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I am self-studying DF's Abstract Algebra and am currently working on the following exercise:

Prove that the order of an element in $S_{n}$ equals the least common multiple of the lengths of the cycles in its cycle decomposition.

I use the following lemma in my proof: If $|a|=m$ and $a^{n}=1$ then $m$ divides $n$.

I have already shown that if $\sigma\in S_{n}$ then if $l$ is the least common multiple of the lengths of the cycles in its cycle decomposition then $\sigma^{l}=1$. I am currently trying to show that $l$ is the least such positive integer such that $\sigma^{l}=1$.

To make things easy to see, I started to work with the case where $\sigma$ is the product of two cycles of lengths $m$ and $n$. Let $\sigma_{m}$ be the cycle of length $m$ and $\sigma_{n}$ be the cycle of length $n$. Then $\sigma=\sigma_{m}\sigma_{n}$. Suppose there exists an integer $l_{1}<l$ such that $\sigma^{l_{1}}=1$. It follows that $\sigma_{m}^{l_{1}}\sigma_{n}^{l_{1}}=1$. If $\sigma_{m}^{l_{1}}$ is not the inverse of $\sigma_{n}^{l_{1}}$ then by the lemma above, $m$ divides $l_{1}$ and $n$ divides $l_{1}$ so $l_{1}$ is a common multiple of $m$ and $n$ but $l$ is the least common multiple so $l<l_{1}$ which is a contradiction.

My problem is what happens if $\sigma_{m}^{l_{1}}$ is the inverse of $\sigma_{n}^{l_{1}}$? Can that even happen since the two cycles are supposed to be disjoint?

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Say the first cycle, $\sigma_1$ has that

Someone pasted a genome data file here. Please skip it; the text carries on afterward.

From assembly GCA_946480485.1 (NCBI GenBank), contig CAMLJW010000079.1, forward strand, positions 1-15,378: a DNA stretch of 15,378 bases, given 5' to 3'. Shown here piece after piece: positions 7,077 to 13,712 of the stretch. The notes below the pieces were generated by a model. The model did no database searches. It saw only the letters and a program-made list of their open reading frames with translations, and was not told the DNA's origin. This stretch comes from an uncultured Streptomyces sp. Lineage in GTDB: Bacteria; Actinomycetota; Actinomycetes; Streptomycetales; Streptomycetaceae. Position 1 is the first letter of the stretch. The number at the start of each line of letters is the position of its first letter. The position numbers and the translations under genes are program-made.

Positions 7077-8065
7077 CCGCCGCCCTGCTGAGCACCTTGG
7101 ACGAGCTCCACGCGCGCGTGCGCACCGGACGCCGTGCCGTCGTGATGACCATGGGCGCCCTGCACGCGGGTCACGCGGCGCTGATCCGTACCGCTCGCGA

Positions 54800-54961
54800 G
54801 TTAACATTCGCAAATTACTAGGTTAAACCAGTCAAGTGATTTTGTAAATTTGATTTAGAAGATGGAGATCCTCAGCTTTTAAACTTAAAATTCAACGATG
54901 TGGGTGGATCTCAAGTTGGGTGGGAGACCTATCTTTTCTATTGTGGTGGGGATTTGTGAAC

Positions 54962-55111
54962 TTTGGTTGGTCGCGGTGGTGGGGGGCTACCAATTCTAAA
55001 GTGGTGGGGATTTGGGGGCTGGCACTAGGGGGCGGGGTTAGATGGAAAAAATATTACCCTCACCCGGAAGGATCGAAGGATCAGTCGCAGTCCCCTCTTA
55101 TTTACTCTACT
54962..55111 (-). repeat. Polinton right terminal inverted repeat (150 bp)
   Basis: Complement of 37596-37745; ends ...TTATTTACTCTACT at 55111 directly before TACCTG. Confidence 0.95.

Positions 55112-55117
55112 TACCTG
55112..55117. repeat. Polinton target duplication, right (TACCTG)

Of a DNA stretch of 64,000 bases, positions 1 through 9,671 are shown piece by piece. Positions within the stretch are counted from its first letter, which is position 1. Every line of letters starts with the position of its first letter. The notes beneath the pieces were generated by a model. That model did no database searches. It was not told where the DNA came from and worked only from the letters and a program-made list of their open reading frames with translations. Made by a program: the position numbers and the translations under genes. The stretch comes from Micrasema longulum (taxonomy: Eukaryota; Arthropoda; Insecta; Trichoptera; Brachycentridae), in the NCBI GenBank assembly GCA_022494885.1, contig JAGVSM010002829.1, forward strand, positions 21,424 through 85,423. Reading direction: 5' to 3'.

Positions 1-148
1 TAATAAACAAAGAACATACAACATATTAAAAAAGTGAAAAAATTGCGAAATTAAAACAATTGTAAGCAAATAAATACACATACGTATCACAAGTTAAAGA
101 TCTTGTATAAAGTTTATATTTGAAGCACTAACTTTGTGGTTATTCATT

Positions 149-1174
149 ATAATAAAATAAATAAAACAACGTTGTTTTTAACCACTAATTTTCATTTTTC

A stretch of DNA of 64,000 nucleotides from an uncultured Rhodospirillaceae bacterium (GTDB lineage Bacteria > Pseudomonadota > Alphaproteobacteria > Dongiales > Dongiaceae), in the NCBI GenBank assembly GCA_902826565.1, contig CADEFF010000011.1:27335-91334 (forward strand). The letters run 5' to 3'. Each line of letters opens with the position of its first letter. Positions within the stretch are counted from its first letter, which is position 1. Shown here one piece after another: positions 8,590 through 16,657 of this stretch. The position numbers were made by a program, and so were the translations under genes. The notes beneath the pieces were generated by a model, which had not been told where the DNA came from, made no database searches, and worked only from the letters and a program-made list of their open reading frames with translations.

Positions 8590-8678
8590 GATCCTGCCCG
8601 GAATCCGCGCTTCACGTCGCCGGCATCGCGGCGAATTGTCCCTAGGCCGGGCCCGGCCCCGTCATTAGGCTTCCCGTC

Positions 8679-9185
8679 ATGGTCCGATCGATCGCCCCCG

$$ \sigma_1(a)= b\ne a$$

all cycles have at least two symbols (or we don't write them in a cycle decomposition) so this is a valid assumption. Then after applying the second cycle, $\sigma_2$, which does not have the symbols $a$ or $b$, by definition of disjoint. We then have

$$\sigma_1\sigma_2(a)=\sigma_1(\sigma_2(a))=\sigma_1(a)=b$$

still, hence it cannot be the identity of the group.

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    $\begingroup$ Pity about the restriction to length $\ge 2$, for cycles of length $1$ could be called unicycles. $\endgroup$ – André Nicolas Jul 31 '14 at 23:53
  • $\begingroup$ @Andre I quite agree, I am still displeased with the killjoy that jumped in and named 2-cycles transpositions instead of bicycles. $\endgroup$ – Adam Hughes Jul 31 '14 at 23:55
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let $\sigma$ and $\kappa$ be the cycles suppose $\sigma(x)\neq x$ , then $\kappa(x)=x$ so $\sigma(\kappa(x))\neq x$ so they are not inverses.

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